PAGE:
As first responders, central Alberta firefighters want to be included in Alberta’s initial phase of vaccinations.
“We are the first responders at medical calls,” said Penhold Fire Chief Jim Pendergast on Wednesday. “We are facing the same risk as paramedics because we are the first to make the assessments.”
In rural Alberta, firefighters, who are either volunteers or paid on an on-call basis, often arrive at car crashes and other crises before ambulances. Up to 70 per cent of firefighter calls are to medical emergencies.
On Monday, paramedics were moved into the first phase of vaccinations by Alberta Health, along with front-line staff at hospital ICUs and nursing homes.
But as of Wednesday, firefighters/first responders are still waiting to learn where they fit on the government’s priority list.
While the Alberta Fire Fighters Association and the Alberta Fire Chiefs Association are applauding that vaccines are coming for paramedics, the organizations feel their members are in no less jeopardy from COVID-19.
The fire chiefs association questions why firefighters are expected to provide essentially the same service without vaccine protection? “We encourage government leaders to designate members of the fire service, who are at risk, as eligible recipients of the vaccine during the Phase 1A roll-out.”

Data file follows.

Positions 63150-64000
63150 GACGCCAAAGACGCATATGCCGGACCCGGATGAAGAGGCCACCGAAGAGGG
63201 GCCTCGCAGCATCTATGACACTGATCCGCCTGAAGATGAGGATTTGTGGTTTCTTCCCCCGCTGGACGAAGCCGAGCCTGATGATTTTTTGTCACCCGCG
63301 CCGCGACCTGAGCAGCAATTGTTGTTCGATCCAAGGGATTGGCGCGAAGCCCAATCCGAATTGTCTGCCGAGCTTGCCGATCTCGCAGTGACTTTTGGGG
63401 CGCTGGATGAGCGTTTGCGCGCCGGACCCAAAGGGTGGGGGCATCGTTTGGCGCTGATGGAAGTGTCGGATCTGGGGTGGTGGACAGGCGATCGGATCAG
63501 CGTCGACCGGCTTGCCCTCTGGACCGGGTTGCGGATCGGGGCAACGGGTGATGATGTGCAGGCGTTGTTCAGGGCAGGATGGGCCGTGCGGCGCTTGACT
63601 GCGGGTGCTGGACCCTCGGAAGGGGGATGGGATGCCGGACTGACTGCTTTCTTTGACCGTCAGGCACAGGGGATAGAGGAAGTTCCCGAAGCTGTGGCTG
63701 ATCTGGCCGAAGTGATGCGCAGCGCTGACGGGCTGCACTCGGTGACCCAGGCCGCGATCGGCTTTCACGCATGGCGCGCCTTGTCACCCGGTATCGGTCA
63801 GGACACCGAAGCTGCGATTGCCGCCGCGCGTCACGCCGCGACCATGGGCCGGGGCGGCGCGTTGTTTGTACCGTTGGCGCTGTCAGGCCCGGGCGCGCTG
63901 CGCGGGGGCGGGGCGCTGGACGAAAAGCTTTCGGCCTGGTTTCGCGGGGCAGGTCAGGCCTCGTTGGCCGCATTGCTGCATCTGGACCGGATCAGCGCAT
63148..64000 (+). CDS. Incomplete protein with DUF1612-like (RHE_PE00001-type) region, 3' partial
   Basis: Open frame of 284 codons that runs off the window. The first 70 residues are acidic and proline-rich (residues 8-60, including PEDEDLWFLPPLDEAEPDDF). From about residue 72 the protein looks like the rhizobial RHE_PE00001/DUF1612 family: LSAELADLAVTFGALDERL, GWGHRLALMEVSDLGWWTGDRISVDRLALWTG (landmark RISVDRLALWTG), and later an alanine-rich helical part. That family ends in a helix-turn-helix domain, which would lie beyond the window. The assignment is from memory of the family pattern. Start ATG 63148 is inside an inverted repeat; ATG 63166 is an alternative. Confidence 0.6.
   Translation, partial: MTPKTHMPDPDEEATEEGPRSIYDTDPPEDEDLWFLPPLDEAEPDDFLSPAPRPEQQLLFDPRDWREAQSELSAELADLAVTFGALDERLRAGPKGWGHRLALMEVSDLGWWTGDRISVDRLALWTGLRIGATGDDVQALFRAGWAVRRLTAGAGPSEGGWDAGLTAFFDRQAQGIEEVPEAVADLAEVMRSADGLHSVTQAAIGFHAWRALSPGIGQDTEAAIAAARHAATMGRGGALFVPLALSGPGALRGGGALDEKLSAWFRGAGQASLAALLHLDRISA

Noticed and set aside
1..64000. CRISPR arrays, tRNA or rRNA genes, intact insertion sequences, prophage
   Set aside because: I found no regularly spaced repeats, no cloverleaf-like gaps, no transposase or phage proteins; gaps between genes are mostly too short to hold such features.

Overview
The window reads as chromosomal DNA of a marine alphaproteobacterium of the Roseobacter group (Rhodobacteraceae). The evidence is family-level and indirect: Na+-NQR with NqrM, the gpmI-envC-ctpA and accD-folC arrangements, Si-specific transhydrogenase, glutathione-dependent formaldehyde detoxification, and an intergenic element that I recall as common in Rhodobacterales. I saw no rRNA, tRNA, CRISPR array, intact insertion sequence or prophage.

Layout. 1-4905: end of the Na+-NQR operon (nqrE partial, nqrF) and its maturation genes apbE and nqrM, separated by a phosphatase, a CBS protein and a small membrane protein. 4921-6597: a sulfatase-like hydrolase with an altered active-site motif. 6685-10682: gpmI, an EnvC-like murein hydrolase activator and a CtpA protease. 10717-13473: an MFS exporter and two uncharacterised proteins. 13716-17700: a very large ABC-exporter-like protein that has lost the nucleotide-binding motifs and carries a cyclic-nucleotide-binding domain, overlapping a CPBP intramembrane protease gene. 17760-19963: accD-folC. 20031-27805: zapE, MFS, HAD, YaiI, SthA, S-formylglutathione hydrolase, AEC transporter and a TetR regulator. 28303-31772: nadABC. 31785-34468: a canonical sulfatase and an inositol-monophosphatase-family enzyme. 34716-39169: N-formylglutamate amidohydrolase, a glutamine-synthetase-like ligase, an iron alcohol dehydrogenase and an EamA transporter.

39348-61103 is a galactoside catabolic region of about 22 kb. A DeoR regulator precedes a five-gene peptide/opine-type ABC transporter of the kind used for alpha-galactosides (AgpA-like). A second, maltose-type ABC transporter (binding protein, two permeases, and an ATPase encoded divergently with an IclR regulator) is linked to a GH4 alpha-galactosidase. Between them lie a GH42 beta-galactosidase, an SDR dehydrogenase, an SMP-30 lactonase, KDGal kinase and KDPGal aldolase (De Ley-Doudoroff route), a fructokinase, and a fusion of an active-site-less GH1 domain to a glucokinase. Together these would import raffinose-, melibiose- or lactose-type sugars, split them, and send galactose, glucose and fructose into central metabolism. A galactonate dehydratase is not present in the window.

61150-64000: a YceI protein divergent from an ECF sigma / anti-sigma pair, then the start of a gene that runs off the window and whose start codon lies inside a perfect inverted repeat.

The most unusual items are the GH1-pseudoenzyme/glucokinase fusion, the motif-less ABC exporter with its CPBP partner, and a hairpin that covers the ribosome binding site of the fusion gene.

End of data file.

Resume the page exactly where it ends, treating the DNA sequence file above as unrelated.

Usually there’s no advanced warning that COVID-19 virus may be present when firefighters are sent out on calls, said Pendergast. And crews deal with vulnerable populations.
Pendergast said his members generally arrive wearing non-medical masks. More protective cartridge masks are scarce and expensive, so are worn only while firefighters are doing CPR (cardio-pulmonary resuscitation), involving a machine that provides a patient with oxygen and manual chest compressions.
While the firefighters take as many precautions as possible, including washing their overalls after every call, “obviously things can still happen when we’re the first ones there. We should be included to get the vaccine,” said Pendergast.
Red Deer County Fire Chief Dave Laurin said, “There’s always a possibility of catching the virus, no matter what PPE (personal protective equipment) you wear.”
Laurin agrees with the association that firefighters are at risk from the virus and should be vaccinated during the Phase 1 roll-out.
He noted three of his crew members have been isolating as they caught the COVID-19 (while off the job).
Some of Pendergast’s fire crew has also had to self-isolate.
The Alberta Fire Chiefs Association stressed that the risk to communities will grow if more firefighters become sick and can’t respond to 911-calls.
“It is proper and fitting that emergency responders, who have a high likelihood of coming into contact with the virus, should be protected through vaccination.”
Tom McMillan, spokesperson for Alberta Health, said “We recognize the important role of firefighters and all first responders.”
Alberta would like to be able to vaccinate many more individuals/groups earlier, he added. “Unfortunately, the limited supply from the Government of Canada has forced us to constrain who can get vaccines early.”
McMillan said the top priorities for vaccines at this point are continuing care residents and staff, and other health care staff who work around COVID patients routinely or are at the highest risk of exposure.
As the supply of vaccines hopefully increases, he said, “we’ll expand our approach to others based on the degree of risk.”